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Years ago, before the release of Doctor Strange, Marvel Studios jumped headfirst into a whitewashing controversy when it announced that Tilda Swinton would be playing mysterious magical master The Ancient One, a move that Marvel eventually confirmed was a conscious decision, presumably to avoid promoting racist stereotypes. The Ancient One is a Tibetan man in the comics, making him part of a shamefully long tradition of mystical Asian stereotypes in Western fiction, so Marvel’s idea to get around that was to go in a completely different direction and explain that “The Ancient One” is actually a title that’s passed down from person to person. Still, that didn’t get around the fact that Marvel was whitewashing a traditionally Asian character, which Western fiction has also been doing for a long time, and that aspect of the controversy followed Doctor Strange even after its release—like when Margaret Cho revealed that Swinton had personally reached out to ask her why people were upset about the role, with Cho taking some offense at the idea that she was supposed to speak for all Asian people.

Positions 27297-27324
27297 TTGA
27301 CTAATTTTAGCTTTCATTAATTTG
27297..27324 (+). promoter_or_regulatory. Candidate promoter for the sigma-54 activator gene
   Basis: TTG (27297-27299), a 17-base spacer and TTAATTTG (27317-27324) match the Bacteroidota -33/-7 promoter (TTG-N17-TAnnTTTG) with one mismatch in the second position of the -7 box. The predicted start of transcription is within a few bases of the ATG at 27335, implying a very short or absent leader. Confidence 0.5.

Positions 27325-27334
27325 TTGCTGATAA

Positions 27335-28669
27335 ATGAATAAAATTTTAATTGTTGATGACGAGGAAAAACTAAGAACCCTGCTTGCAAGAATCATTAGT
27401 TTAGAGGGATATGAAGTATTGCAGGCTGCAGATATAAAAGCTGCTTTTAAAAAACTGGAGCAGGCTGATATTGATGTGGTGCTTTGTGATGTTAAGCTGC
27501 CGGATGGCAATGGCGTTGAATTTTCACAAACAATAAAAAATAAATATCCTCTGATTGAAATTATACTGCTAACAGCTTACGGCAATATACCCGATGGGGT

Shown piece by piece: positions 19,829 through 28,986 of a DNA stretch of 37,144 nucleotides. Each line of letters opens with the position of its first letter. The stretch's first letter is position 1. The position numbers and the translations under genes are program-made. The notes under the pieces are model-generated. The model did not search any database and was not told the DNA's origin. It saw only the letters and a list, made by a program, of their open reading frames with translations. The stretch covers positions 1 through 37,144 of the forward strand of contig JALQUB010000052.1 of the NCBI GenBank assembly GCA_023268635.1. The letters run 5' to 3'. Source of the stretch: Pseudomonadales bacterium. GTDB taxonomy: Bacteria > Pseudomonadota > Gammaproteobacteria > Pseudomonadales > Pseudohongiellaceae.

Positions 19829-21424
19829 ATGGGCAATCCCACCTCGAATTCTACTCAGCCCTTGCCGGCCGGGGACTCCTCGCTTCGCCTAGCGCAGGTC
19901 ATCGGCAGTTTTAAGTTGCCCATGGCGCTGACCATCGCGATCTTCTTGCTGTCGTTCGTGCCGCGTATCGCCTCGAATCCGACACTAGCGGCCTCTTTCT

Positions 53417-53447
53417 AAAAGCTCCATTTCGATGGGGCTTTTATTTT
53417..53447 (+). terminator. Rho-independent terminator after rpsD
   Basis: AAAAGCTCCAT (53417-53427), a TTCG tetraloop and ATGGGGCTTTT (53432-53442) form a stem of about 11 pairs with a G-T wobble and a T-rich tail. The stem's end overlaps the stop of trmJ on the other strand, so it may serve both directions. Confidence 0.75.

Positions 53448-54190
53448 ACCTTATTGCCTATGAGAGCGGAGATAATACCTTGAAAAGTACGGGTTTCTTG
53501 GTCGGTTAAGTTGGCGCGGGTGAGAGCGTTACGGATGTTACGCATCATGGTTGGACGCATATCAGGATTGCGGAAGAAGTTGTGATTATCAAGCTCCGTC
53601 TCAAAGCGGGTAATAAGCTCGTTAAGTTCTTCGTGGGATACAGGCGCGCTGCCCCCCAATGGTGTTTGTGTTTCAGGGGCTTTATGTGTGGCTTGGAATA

Now, speaking with Men’s Health, Marvel Studios boss Kevin Feige has conceded for the first time that casting Tilda Swinton was a mistake. He says they really wanted to avoid the stereotype of the “wizened, old, wise Asian man,” but the backlash was a “wake-up call” that made him realize they could’ve found another way to “both not fall into the cliché and cast an Asian actor.” It’s worth pointing out, at the risk of being cynical, that this interview was given in the lead-up to the release of Shang-Chi And The Legend Of The Ten Rings, Marvel Studios’ first movie with a primarily Asian cast, so now is the most opportune time for Feige to walk back the Swinton decision.
Feige generally seems like a genuine guy, so it’s not necessarily fair to suggest that he’s just saying this now because he wants people to see Shang-Chi, but he does have a history of not realizing that certain moves to promote inclusivity and representation in his movies would be a good idea until people really push him on them. He spent years talking about how much he wanted to make Black Widow and Captain Marvel movies before actually doing it, and he still hasn’t gotten around to confirming the all-female team-up movie that Tessa Thompson told him to make in 2017. Basically, it seems like the best way to convince Feige to keep making Marvel movies more diverse is to keep yelling at him about it.